Japan’s CGPI Declines at Slower Pace in July
Arslan Butt • 1 min read
Wholesale prices in Japan contracted at a slower pace during July than in June, even as demand – both domestic as well as external, improved as lockdowns were eased across the world. According to data released by the Bank of Japan, the corporate goods price index (CGPI) fell by 0.9% YoY in July, a lower pace than the 1.6% decline seen in June and better than economists’ forecast of a 1.1% decline.
The improvement in the decline was driven by an easing in the fall of prices of gasoline chemicals, non-ferrous metals as well as agricultural prices. Demand for products began to rebound as lockdowns were lifted and consumers’ as well as businesses’ consumption improved as a result.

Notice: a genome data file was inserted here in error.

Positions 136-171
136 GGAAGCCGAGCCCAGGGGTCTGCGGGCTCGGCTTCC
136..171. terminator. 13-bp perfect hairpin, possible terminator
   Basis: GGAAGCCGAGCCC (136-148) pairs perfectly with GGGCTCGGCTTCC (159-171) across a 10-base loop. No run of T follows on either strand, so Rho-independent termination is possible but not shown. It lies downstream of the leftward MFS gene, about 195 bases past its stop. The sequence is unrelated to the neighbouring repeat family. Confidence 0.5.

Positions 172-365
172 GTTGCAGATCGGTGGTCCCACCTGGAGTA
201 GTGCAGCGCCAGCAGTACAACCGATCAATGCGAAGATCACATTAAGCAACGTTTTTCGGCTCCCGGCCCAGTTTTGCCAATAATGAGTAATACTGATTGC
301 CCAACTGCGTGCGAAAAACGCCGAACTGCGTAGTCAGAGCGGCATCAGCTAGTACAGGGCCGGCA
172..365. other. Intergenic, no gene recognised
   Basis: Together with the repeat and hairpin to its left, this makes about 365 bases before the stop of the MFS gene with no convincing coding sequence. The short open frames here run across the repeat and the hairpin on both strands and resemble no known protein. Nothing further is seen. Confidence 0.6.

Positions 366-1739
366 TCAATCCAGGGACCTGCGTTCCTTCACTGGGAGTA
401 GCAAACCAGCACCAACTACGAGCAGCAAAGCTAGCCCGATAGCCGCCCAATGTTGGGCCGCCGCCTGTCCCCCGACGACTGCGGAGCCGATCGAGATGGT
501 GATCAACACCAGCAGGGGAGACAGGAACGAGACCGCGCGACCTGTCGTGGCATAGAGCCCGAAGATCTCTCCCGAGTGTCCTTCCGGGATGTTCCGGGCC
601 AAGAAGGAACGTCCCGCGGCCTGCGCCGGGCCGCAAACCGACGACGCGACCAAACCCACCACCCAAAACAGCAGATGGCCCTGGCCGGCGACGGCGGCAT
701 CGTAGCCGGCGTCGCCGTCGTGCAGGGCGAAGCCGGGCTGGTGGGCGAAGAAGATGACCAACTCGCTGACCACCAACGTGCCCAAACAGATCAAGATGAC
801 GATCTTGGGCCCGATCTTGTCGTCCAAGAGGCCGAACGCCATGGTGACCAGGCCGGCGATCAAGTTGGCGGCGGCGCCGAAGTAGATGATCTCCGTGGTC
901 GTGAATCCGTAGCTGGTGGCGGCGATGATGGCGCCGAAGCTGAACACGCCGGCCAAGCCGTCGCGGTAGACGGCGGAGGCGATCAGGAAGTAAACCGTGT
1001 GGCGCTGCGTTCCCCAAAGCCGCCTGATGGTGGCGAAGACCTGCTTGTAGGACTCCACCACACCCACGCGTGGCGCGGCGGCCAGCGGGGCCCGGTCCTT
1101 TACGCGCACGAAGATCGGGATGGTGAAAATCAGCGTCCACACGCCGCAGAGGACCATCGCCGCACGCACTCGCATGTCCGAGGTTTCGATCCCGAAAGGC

Ichiro Muto, head of the BOJ’s price statistics division noted, “As economies re-open, downward pressure on prices from the pandemic appears to be easing. But there’s no change to the broader picture, in which the pandemic is weighing heavily on wholesale prices.”
Despite this slightly better economic data, Japan’s economy is expected to continue in recession into Q2 2020 as well. Economists expect the economy to have contracted by 26.3% during the second quarter of the year as a result of the coronavirus pandemic and the ensuing shutdown.